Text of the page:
Friday, September 21, 2012
Political Science Prof Alec Ewald reviews Pamela Brandwein's book, Rethinking the Judicial Settlement of Reconstruction in Law & Politics Book Review here.
Brandwein (pictured), a political science professor, has written a "bold revisionist book, sure to challenge the assumptions of anyone who has written on or taught Reconstruction-era Constitutional history," according to Ewald.
It's Brandwein's focus on the state action doctrine that will most interest conlawprofs. Here is Ewald's ultimate assessment:
The total disenfranchisement of southern blacks after 1891 had many causes, but “[a] ‘closed’ doctrine of state action, one that shut the door on federal efforts to protect black rights, was not among them” (p.183). When we talk about the state-action doctrine, we are talking about a messy thing rather than a bright line. But the cases themselves, and particularly those all-too-quotable lines from the Civil Rights Cases, can seduce us into thinking the Court of the early 1880s drew a sharp boundary around all non-governmental action and declared it completely off-limits for the federal government. Brandwein shows it wasn’t so.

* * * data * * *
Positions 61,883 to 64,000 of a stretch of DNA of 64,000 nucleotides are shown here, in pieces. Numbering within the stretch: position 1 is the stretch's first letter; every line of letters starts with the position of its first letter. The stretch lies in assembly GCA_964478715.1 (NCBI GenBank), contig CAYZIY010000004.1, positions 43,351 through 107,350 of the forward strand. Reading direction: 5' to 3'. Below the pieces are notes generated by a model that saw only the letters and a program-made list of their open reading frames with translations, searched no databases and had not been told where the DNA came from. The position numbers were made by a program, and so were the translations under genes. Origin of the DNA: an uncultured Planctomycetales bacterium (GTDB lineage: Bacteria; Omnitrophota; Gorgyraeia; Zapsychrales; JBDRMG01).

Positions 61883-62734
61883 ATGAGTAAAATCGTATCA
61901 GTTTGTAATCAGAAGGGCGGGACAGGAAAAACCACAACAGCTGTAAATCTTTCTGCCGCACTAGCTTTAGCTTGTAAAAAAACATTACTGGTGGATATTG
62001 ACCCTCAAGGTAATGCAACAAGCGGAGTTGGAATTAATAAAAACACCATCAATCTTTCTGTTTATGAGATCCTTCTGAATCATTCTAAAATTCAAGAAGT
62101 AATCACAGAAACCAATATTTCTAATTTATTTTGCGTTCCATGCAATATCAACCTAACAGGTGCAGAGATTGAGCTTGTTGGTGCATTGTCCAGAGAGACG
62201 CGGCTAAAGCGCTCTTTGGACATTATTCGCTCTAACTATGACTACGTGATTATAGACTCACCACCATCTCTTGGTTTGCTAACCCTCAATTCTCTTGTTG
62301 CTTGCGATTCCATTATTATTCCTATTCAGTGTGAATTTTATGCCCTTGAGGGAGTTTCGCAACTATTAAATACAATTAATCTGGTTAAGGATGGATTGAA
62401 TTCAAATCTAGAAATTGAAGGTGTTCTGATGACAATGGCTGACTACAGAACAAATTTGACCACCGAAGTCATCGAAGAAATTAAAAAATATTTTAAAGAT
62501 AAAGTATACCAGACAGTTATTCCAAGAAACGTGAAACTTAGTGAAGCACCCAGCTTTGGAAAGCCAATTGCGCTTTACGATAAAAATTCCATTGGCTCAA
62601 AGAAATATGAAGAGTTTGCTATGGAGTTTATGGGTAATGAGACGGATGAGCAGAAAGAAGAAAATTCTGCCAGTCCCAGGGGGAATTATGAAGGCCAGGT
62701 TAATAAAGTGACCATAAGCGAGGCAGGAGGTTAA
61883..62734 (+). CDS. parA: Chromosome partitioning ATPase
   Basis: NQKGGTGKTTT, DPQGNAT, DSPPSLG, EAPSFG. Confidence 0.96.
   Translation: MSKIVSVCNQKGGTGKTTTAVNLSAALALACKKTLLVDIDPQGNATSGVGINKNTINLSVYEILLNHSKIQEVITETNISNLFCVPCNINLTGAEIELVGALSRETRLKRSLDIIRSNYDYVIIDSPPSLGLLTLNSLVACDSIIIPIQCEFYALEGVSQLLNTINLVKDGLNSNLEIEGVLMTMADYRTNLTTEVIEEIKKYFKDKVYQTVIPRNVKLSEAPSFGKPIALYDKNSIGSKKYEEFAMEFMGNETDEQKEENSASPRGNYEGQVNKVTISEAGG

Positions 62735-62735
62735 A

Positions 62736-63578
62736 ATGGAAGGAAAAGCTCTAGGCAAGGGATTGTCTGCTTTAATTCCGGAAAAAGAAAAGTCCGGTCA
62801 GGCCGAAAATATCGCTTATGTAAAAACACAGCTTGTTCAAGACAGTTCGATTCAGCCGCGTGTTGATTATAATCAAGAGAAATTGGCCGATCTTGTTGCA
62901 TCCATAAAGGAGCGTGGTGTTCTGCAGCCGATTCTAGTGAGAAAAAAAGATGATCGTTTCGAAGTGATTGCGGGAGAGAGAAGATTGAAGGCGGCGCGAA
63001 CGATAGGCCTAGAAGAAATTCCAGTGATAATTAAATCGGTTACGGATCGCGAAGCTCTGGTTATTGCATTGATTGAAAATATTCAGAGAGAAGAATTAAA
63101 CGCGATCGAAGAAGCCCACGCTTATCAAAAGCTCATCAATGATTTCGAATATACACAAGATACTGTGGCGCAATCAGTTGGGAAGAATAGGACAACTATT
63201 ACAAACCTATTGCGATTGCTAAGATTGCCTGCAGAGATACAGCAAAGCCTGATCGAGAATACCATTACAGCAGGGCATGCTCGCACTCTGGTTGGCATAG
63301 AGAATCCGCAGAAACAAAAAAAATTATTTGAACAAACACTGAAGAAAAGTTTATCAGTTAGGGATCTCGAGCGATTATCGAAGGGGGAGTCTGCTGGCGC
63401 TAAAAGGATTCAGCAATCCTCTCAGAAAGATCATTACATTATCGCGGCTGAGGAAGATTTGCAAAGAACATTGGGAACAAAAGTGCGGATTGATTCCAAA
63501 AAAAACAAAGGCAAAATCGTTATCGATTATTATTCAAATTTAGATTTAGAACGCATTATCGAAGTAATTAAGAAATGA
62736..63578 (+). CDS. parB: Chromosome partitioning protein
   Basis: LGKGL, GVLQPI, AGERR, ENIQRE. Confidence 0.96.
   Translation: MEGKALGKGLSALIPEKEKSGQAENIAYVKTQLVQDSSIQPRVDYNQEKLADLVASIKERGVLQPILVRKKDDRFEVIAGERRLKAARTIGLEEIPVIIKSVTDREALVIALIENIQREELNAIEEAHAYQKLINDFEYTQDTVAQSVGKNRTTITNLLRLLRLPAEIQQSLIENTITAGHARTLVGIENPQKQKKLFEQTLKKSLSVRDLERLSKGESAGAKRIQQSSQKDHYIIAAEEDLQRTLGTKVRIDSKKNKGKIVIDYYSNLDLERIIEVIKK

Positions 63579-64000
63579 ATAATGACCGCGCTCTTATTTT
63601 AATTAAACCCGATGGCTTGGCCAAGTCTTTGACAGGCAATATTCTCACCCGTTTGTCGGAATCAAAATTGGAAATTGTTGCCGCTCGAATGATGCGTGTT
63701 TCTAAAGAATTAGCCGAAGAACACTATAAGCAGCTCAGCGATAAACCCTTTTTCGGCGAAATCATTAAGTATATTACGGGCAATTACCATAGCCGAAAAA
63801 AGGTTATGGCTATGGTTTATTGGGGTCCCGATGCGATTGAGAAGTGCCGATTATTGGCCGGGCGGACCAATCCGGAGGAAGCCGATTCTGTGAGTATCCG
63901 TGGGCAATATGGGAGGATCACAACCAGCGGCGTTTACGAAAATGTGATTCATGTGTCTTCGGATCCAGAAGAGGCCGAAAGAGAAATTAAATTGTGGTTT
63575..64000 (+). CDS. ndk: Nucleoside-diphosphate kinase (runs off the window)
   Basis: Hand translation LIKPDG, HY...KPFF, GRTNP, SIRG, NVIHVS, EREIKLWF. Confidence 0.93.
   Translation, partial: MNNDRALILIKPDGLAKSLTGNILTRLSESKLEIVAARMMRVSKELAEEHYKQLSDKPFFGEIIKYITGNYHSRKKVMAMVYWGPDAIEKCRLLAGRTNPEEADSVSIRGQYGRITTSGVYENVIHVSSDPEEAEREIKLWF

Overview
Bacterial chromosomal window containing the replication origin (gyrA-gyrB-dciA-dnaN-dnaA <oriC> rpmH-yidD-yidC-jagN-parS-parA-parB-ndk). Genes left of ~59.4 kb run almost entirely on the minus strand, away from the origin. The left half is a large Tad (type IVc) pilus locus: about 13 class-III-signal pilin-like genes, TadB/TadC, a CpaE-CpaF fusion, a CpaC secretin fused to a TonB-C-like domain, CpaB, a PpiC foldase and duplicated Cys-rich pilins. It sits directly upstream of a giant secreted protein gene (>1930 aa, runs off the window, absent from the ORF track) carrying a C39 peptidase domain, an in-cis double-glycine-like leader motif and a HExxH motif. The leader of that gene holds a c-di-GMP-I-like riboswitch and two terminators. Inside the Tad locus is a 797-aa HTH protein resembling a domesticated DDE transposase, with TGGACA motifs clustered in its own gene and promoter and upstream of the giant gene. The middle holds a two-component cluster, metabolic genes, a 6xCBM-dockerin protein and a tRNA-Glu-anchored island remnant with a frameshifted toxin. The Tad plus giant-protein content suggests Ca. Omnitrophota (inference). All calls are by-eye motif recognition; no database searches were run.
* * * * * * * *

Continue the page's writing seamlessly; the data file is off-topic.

A good review can tell us whether or not the book is worth our time. Ewald demonstrates that Brandwein's book is a necessary one for anyone teaching or writing on state action.